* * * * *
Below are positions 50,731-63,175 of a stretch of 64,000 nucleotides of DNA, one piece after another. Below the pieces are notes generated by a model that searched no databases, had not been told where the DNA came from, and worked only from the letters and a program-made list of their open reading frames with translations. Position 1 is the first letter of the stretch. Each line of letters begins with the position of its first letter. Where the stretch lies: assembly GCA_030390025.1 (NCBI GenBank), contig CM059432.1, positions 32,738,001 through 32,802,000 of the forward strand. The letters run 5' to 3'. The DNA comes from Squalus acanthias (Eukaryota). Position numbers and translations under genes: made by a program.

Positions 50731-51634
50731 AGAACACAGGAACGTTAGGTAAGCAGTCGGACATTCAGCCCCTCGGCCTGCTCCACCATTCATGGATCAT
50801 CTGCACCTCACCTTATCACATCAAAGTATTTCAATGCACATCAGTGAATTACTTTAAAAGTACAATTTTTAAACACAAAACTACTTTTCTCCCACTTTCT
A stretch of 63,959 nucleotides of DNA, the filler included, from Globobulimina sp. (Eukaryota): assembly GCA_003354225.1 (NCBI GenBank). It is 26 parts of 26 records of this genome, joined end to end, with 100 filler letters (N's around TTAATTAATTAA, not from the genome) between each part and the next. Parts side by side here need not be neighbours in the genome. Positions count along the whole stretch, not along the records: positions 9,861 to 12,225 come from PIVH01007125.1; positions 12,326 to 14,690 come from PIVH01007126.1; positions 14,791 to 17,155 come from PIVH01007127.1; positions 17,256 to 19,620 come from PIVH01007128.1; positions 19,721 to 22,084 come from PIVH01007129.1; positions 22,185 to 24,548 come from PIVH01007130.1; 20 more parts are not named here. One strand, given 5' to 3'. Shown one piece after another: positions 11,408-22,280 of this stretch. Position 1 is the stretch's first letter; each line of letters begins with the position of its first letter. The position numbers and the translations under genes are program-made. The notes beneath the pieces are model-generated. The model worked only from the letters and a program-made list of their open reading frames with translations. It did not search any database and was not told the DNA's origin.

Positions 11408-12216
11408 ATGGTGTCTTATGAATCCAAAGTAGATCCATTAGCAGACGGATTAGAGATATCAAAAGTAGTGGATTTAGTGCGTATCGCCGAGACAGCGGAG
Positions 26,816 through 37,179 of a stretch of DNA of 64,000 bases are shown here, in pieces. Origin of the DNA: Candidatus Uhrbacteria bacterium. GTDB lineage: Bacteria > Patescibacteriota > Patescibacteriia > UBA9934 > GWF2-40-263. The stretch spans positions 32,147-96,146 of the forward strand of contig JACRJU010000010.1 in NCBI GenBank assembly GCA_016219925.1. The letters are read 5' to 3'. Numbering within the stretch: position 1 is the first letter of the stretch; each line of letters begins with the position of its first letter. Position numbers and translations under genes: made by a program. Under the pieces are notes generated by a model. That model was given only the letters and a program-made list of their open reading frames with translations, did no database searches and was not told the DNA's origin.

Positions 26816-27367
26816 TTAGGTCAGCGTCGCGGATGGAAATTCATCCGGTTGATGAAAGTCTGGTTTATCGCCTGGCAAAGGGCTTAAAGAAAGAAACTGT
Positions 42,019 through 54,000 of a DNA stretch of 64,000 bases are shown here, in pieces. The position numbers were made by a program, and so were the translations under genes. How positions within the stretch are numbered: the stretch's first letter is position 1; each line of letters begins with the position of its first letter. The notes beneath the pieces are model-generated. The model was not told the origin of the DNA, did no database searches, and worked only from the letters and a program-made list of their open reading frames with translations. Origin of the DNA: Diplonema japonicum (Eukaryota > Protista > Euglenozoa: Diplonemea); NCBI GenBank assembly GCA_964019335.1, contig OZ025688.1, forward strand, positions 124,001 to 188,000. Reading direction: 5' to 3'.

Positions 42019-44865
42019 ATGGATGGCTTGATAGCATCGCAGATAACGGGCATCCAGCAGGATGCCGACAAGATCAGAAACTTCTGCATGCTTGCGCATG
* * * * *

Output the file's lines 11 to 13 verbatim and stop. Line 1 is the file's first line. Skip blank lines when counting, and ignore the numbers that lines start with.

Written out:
Positions 42,019 through 54,000 of a DNA stretch of 64,000 bases are shown here, in pieces. The position numbers were made by a program, and so were the translations under genes. How positions within the stretch are numbered: the stretch's first letter is position 1; each line of letters begins with the position of its first letter. The notes beneath the pieces are model-generated. The model was not told the origin of the DNA, did no database searches, and worked only from the letters and a program-made list of their open reading frames with translations. Origin of the DNA: Diplonema japonicum (Eukaryota > Protista > Euglenozoa: Diplonemea); NCBI GenBank assembly GCA_964019335.1, contig OZ025688.1, forward strand, positions 124,001 to 188,000. Reading direction: 5' to 3'.

Positions 42019-44865
42019 ATGGATGGCTTGATAGCATCGCAGATAACGGGCATCCAGCAGGATGCCGACAAGATCAGAAACTTCTGCATGCTTGCGCATG